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Democratic-led State Senate passes bill to allow felons on juries

The New York State Capitol on April 1,

The New York State Capitol on April 1, 2019. The state Senate has passed a bill that would allow felons to serve on juries, reintegrating them back into society. Credit: AP/Hans Pennink

ALBANY — The State Senate on Tuesday approved a bill that would upend a decades-long ban on felons being able to serve on juries in New York.

Following a spirited debate, the Democratic-led Senate passed the bill, 36-25, largely along party lines. The overwhelmingly Democratic Assembly plans on approving the measure before the legislative session ends in June, a key official said Tuesday.

It was just the latest in a string of criminal justice and election laws the Democrats have driven through the Senate since winning a decisive majority in November and ending a long run of Republican control.

Advocates in the Senate — 36 Democrats — said the felon/jury bill was about reintegrating felons into society, helping them become participants again.

 “If a person has completed their sentence, the person should be considered rehabilitated and have their full rights restored and that includes being able to serve on a jury,” said Sen. Luis Sepulveda (D-Bronx).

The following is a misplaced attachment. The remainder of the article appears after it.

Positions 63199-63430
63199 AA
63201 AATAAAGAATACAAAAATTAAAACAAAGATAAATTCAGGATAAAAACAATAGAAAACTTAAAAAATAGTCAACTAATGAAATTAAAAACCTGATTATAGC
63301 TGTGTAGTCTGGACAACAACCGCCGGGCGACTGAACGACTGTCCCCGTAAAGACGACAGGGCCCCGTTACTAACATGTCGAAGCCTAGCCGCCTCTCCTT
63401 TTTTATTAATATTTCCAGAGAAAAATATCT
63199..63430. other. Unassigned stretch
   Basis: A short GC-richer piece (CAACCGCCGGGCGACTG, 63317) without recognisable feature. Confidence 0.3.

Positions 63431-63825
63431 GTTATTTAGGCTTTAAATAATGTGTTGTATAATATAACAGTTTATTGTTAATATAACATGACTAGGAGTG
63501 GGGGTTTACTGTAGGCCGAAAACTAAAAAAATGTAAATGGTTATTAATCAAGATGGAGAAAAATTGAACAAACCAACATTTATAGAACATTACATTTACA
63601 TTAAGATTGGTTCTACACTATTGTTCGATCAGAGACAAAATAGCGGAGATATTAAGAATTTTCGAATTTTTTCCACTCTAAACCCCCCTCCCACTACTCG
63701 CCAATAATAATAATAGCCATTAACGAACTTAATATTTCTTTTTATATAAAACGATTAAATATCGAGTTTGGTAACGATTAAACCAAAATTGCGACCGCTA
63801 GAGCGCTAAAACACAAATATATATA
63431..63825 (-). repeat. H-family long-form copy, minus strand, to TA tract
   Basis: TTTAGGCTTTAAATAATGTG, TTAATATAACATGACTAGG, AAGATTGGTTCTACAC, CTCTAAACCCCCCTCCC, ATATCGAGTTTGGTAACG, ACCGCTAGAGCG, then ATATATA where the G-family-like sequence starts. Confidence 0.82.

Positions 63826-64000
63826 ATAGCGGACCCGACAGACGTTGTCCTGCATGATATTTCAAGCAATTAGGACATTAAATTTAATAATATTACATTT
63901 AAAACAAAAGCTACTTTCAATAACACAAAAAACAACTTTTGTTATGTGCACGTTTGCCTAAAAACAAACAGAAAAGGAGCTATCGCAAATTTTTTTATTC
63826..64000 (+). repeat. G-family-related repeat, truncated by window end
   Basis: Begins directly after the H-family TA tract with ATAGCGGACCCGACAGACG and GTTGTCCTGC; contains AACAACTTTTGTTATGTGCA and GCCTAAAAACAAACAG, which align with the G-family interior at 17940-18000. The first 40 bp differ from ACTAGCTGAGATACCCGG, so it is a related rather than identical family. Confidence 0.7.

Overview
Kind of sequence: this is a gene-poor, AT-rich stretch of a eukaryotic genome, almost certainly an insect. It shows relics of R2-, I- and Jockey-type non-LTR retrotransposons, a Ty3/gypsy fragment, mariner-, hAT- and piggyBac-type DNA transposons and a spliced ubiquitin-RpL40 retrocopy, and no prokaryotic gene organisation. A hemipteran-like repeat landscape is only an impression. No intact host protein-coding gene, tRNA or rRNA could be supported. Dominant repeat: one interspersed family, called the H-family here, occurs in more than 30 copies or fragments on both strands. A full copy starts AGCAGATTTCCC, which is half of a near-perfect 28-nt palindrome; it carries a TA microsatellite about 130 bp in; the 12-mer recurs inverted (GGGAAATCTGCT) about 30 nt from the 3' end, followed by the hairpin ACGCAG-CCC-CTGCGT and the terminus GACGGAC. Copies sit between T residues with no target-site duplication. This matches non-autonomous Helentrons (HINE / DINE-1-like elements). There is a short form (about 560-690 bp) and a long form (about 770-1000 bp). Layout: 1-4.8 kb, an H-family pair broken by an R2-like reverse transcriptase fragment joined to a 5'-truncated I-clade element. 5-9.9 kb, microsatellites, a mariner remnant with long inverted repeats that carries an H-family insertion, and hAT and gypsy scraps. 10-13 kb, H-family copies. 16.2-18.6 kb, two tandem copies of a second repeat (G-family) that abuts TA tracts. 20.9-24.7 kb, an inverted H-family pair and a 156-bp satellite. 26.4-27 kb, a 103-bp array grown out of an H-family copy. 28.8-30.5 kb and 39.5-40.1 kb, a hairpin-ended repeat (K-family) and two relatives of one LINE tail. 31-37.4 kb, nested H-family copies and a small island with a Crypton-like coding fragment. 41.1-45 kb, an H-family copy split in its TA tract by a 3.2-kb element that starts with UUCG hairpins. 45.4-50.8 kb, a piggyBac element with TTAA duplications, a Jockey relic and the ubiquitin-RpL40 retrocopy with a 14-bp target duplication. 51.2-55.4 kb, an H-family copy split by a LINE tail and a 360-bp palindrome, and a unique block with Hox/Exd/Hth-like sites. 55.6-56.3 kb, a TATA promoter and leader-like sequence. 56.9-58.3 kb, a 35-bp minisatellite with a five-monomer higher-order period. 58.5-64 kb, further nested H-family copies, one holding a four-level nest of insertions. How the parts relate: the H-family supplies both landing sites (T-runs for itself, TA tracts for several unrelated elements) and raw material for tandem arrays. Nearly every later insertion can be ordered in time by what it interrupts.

“It’s about rights for people who have gone through the process, added Sen. Jamaal Bailey (D-Bronx).

Opponents — 21 Republicans and 4 Democrats — said felons forfeited the right to serve on a jury. Senate Minority Leader John Flanagan (R-East Northport), shortly before the vote, called it “bad public policy.” He said felons effectively should have to apply for the right to serve on a jury, not just have the right automatically restored.

 “Some of these crimes are so egregious, I’m afraid they’re going to be presumptively more supportive of people like themselves,” Flanagan said about why felons should be blocked.

During the debate, Sen. Joe Robach (R-Rochester) argued that, at minimum, violent felons should still be banned and said that none of his Democratic colleagues would want such a person on a jury if the case involved an attack on a loved one.

Notably, of Long Island’s six Democratic senators, four voted no: Sens. John Brooks (D-Seaford), Jim Gaughran (D-Northport), Anna Kaplan (D-Great Neck) and Monica Martinez (D-Brentwood), according to the Senate roll call.

Sens. Todd Kaminsky (D-Long Beach) and Kevin Thomas (D-Levittown) voted yes.

The Island’s three Republicans all voted no: Flanagan, Sen. Phil Boyle (R-Bay Shore) and Sen. Kenneth LaValle (R-Port Jefferson).

Assemb. Jeffrion Aubry (D-East Elmhurst), who sponsors the bill in the other chamber, said the Assembly was certain to pass it during this legislative session, but he didn’t have a date set.

Legislative officials couldn’t immediately say how long the ban has been in effect, but said it goes back decades, if not longer.

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